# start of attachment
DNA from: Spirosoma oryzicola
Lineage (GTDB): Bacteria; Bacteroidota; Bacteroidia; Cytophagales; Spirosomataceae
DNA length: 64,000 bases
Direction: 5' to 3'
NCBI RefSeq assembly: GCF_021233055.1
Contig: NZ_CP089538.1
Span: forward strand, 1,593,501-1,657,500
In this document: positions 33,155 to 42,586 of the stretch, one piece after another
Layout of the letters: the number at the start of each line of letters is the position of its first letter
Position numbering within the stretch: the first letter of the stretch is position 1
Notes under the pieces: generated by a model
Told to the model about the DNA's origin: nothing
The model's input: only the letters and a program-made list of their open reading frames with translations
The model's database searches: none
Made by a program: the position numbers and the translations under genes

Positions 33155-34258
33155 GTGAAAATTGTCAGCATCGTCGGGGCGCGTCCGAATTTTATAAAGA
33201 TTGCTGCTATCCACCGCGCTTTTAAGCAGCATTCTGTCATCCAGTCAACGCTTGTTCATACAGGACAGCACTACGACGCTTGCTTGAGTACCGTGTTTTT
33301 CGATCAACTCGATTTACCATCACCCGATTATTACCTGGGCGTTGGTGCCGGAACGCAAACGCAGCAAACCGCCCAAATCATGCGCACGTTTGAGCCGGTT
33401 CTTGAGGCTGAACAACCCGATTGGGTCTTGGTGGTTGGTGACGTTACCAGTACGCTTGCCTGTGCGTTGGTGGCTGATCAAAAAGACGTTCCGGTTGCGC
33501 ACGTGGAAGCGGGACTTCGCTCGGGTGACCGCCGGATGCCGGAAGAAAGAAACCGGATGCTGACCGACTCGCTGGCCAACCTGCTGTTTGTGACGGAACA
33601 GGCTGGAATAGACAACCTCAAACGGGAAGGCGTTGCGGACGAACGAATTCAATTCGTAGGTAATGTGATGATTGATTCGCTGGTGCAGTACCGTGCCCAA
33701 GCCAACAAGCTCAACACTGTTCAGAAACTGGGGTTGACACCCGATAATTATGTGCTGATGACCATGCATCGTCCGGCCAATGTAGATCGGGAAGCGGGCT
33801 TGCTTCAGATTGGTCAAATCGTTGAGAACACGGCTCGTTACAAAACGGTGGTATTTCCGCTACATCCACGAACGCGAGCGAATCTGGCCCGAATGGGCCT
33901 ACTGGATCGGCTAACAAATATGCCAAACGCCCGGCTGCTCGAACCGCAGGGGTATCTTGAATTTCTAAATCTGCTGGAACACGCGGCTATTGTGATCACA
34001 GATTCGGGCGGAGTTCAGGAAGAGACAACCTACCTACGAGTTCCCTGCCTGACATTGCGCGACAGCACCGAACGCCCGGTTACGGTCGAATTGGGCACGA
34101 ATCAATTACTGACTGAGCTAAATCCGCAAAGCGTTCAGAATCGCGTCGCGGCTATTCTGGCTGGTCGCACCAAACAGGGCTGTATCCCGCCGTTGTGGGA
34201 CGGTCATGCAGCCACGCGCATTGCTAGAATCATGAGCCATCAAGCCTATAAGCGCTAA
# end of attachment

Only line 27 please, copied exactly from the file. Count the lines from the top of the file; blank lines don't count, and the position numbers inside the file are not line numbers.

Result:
34101 ATCAATTACTGACTGAGCTAAATCCGCAAAGCGTTCAGAATCGCGTCGCGGCTATTCTGGCTGGTCGCACCAAACAGGGCTGTATCCCGCCGTTGTGGGA